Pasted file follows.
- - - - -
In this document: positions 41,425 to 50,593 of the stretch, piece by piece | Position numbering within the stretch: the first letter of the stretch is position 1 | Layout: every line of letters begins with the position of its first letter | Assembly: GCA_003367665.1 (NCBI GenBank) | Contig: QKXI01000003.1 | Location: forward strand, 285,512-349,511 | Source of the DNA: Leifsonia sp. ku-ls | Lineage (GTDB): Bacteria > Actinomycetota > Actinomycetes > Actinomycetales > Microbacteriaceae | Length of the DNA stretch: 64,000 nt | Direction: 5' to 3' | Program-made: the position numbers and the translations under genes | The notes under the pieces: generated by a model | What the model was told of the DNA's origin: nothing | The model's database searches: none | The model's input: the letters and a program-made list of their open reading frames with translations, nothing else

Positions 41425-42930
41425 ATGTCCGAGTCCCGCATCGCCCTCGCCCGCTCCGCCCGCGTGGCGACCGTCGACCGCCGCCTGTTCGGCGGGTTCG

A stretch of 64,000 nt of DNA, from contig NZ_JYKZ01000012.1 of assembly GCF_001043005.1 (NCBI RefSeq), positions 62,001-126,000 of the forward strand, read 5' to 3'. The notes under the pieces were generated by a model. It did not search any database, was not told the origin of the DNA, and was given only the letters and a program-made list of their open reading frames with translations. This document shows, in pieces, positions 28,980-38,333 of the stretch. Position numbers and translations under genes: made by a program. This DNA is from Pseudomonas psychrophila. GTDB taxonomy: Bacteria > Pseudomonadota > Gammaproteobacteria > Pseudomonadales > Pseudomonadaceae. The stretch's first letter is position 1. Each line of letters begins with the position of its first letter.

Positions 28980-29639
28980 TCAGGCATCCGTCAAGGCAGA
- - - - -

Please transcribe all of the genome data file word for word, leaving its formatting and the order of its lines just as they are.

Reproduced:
In this document: positions 41,425 to 50,593 of the stretch, piece by piece | Position numbering within the stretch: the first letter of the stretch is position 1 | Layout: every line of letters begins with the position of its first letter | Assembly: GCA_003367665.1 (NCBI GenBank) | Contig: QKXI01000003.1 | Location: forward strand, 285,512-349,511 | Source of the DNA: Leifsonia sp. ku-ls | Lineage (GTDB): Bacteria > Actinomycetota > Actinomycetes > Actinomycetales > Microbacteriaceae | Length of the DNA stretch: 64,000 nt | Direction: 5' to 3' | Program-made: the position numbers and the translations under genes | The notes under the pieces: generated by a model | What the model was told of the DNA's origin: nothing | The model's database searches: none | The model's input: the letters and a program-made list of their open reading frames with translations, nothing else

Positions 41425-42930
41425 ATGTCCGAGTCCCGCATCGCCCTCGCCCGCTCCGCCCGCGTGGCGACCGTCGACCGCCGCCTGTTCGGCGGGTTCG

A stretch of 64,000 nt of DNA, from contig NZ_JYKZ01000012.1 of assembly GCF_001043005.1 (NCBI RefSeq), positions 62,001-126,000 of the forward strand, read 5' to 3'. The notes under the pieces were generated by a model. It did not search any database, was not told the origin of the DNA, and was given only the letters and a program-made list of their open reading frames with translations. This document shows, in pieces, positions 28,980-38,333 of the stretch. Position numbers and translations under genes: made by a program. This DNA is from Pseudomonas psychrophila. GTDB taxonomy: Bacteria > Pseudomonadota > Gammaproteobacteria > Pseudomonadales > Pseudomonadaceae. The stretch's first letter is position 1. Each line of letters begins with the position of its first letter.

Positions 28980-29639
28980 TCAGGCATCCGTCAAGGCAGA